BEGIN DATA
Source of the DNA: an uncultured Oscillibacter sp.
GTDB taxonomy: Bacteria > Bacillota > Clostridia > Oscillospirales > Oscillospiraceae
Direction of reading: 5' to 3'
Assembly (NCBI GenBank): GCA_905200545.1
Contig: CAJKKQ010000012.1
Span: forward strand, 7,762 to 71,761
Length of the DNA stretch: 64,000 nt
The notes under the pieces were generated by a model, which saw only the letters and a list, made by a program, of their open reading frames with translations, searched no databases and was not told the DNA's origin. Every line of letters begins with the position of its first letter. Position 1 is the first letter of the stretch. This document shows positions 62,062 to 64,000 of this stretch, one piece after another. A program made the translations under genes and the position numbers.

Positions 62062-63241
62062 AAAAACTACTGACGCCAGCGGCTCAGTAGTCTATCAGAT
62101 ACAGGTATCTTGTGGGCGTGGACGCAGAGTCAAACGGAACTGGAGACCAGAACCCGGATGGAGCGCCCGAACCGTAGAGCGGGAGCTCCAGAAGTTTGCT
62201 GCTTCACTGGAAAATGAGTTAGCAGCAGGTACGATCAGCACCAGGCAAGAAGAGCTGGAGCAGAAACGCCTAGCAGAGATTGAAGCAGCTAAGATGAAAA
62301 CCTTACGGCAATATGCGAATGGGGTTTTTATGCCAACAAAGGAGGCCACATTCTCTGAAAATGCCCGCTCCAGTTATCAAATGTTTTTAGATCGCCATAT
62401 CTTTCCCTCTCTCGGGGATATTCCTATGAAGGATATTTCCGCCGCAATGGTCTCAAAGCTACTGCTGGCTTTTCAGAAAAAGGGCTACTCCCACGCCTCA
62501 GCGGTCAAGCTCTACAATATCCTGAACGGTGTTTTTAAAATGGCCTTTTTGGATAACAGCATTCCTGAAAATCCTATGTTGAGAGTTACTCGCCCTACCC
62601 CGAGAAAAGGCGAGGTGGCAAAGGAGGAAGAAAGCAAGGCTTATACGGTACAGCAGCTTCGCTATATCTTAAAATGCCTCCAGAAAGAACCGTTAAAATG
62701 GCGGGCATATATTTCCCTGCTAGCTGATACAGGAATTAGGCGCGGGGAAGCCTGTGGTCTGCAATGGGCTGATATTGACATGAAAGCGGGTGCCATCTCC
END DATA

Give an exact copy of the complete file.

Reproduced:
Source of the DNA: an uncultured Oscillibacter sp.
GTDB taxonomy: Bacteria > Bacillota > Clostridia > Oscillospirales > Oscillospiraceae
Direction of reading: 5' to 3'
Assembly (NCBI GenBank): GCA_905200545.1
Contig: CAJKKQ010000012.1
Span: forward strand, 7,762 to 71,761
Length of the DNA stretch: 64,000 nt
The notes under the pieces were generated by a model, which saw only the letters and a list, made by a program, of their open reading frames with translations, searched no databases and was not told the DNA's origin. Every line of letters begins with the position of its first letter. Position 1 is the first letter of the stretch. This document shows positions 62,062 to 64,000 of this stretch, one piece after another. A program made the translations under genes and the position numbers.

Positions 62062-63241
62062 AAAAACTACTGACGCCAGCGGCTCAGTAGTCTATCAGAT
62101 ACAGGTATCTTGTGGGCGTGGACGCAGAGTCAAACGGAACTGGAGACCAGAACCCGGATGGAGCGCCCGAACCGTAGAGCGGGAGCTCCAGAAGTTTGCT
62201 GCTTCACTGGAAAATGAGTTAGCAGCAGGTACGATCAGCACCAGGCAAGAAGAGCTGGAGCAGAAACGCCTAGCAGAGATTGAAGCAGCTAAGATGAAAA
62301 CCTTACGGCAATATGCGAATGGGGTTTTTATGCCAACAAAGGAGGCCACATTCTCTGAAAATGCCCGCTCCAGTTATCAAATGTTTTTAGATCGCCATAT
62401 CTTTCCCTCTCTCGGGGATATTCCTATGAAGGATATTTCCGCCGCAATGGTCTCAAAGCTACTGCTGGCTTTTCAGAAAAAGGGCTACTCCCACGCCTCA
62501 GCGGTCAAGCTCTACAATATCCTGAACGGTGTTTTTAAAATGGCCTTTTTGGATAACAGCATTCCTGAAAATCCTATGTTGAGAGTTACTCGCCCTACCC
62601 CGAGAAAAGGCGAGGTGGCAAAGGAGGAAGAAAGCAAGGCTTATACGGTACAGCAGCTTCGCTATATCTTAAAATGCCTCCAGAAAGAACCGTTAAAATG
62701 GCGGGCATATATTTCCCTGCTAGCTGATACAGGAATTAGGCGCGGGGAAGCCTGTGGTCTGCAATGGGCTGATATTGACATGAAAGCGGGTGCCATCTCC